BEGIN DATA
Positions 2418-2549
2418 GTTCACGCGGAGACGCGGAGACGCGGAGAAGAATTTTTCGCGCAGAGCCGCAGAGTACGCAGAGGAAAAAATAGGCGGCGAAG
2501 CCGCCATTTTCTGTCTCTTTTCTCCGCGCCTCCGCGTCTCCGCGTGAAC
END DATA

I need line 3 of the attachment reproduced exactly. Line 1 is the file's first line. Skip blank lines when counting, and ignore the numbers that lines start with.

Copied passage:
2501 CCGCCATTTTCTGTCTCTTTTCTCCGCGCCTCCGCGTCTCCGCGTGAAC